Hi Kyle, I have been reading TMM religiously since I discovered in in 2007 (the ESPN years) and this is the best Season yet. I had a question about your use of the royal we. I was also a big fan of Deadspin in the old Carl Monday/YWML days, and remember how Will Leitch used it all the time when referring to himself. So okay, who's "we?" Is it you and Bally? You and someone else? Is there a secret team of people working behind the scenes that never get credit? Or this it just an overly literate sports blogger thing?
- Susan V.
CHICAGO -- Susan, you spoil us with your kindness. I rarely contradict myself, but I do contain multitudes. Too many multitudes for my own good. I'm just another product of the new century, somebody who did one thing and then another thing and now this. If there's any real difference between the new era and the old, Susan, it's that American lives won't be defined by a single sentence or a simple "what do you do?" My generation is awkwardly and slowly coming to grasp with this. Those in the audience who are college-aged are and will be thrown into a constantly shifting world. That existences will increasingly resemble roads instead of tracks is not all bad; for one, we're all going to get great obituaries.
For the purposes of The Mid-Majority, "we" means me. I'm hesitant to take all the credit for concepting, designing, programming, writing and #pixelvision scraping all of this. Sharing credit with a stuffed cartoon basketball makes everything easier. So does being able to subtly shift blame for the site's more-than-occasional failures. But when I/we get letters in The Form™ that inquire "how many people actually work on this site?" or when I/we get stern tweets about being a minute or two late on Twitter @RedLineUpsets alert notifications, it's personally gratifying. If the illusion persists that this is too big to be done by one person, the Robots are doing their job.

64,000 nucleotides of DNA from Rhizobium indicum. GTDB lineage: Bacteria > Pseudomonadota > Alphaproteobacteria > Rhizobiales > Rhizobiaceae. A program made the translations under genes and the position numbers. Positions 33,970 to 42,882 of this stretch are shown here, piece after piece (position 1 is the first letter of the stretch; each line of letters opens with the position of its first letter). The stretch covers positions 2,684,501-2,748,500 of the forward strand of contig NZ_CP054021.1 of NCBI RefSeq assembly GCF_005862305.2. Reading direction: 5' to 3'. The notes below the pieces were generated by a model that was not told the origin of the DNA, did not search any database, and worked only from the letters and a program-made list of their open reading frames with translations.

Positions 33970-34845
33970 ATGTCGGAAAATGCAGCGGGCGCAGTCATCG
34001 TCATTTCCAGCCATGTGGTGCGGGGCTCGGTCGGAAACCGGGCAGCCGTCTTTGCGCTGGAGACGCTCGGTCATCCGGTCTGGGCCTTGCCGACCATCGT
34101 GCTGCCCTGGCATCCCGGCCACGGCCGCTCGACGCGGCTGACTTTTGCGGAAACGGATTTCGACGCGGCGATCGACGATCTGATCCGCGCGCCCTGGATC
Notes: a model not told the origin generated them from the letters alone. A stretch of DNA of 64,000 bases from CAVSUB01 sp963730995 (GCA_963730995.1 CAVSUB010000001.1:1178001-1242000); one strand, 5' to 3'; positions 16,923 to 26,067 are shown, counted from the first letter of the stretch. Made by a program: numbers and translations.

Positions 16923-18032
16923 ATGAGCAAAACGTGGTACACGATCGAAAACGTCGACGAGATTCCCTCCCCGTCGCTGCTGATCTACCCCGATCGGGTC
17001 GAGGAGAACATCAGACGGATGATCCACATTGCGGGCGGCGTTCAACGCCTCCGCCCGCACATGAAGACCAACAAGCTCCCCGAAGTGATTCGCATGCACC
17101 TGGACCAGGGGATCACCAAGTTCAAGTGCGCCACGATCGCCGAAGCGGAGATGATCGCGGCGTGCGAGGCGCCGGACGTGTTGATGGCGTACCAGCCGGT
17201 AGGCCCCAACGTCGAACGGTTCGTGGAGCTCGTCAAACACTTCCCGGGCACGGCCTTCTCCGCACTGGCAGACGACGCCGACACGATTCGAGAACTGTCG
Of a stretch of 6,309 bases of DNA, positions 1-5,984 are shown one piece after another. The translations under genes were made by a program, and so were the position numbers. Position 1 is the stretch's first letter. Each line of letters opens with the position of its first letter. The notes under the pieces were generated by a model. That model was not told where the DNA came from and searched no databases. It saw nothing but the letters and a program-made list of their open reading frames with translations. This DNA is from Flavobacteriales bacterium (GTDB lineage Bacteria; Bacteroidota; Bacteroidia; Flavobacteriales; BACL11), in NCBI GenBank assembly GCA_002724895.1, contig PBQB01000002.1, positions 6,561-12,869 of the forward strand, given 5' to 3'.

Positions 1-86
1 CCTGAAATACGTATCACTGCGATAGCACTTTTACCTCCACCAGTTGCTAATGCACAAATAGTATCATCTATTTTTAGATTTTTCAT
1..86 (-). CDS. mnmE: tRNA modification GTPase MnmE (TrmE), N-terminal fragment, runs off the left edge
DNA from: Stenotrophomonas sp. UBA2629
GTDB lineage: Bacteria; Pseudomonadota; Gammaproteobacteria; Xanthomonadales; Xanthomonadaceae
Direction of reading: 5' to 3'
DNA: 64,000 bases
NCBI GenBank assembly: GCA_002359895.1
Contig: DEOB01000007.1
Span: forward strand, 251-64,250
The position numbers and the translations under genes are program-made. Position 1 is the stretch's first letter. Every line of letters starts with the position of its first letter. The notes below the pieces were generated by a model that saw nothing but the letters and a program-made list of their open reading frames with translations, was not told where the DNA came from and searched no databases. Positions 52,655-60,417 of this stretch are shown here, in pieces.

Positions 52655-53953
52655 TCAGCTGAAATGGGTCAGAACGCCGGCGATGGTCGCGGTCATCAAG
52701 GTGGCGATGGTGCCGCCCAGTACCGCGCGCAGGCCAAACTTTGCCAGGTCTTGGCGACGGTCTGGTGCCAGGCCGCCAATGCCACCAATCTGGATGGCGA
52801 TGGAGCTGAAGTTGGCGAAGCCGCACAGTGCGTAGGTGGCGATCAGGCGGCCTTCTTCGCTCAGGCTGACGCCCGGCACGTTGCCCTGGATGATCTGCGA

Someday, to be a "we" instead of an "I" will be widely understood and terribly commonplace. Today may appear uncertain and scary, but the linear specialists of yesterday will be replaced by the Expanding Man and Better Woman of tomorrow. In the future, we will all be interlocked collections of our experiential progressions, and will each combine accumulated talents in unique and world-changing ways. When that happens, the concept of the college "major" will seem outdated and irrelevant. That day is coming soon, my friends.
Red Line Upsets
After two RLU-free days, a healthy five over the weekend. And we're getting some repeat offenders, which is always a decent leading indicator of league performance. Florida Atlantic's 50-42 wire-to-wire job against South Florida was the Owls' second in a week. This is a team that's 5-4 on the year, with mid losses to Portland and George Mason, but the wins against Mississippi State and USF had featured FAU's lowest possession totals yet, 57 and 59. If they control tempo like that in league play, they might be real contenders in the Sun Belt.
Another team that pulled two RLU's last week was Northern Iowa. After taking out Iowa State on Wednesday, the Panthers participated in the MVC-MWC Challenge and took out TCU on the road, 64-60. UNI is used to salvaging Valley pride, what with the Sweet Sixteen thing and all, but this was the Elgin Collective's single and only win of the nine-game series. Seeing that presumptive favorite Wichita State got killed by San Diego State on Saturday and that senior-lander Missouri State (6-2) has the kind of weak SOS number (137) indicative of the Valley of the 2010's, you have to start looking at UNI as a viable three-peat contender. If, of course, you weren't already.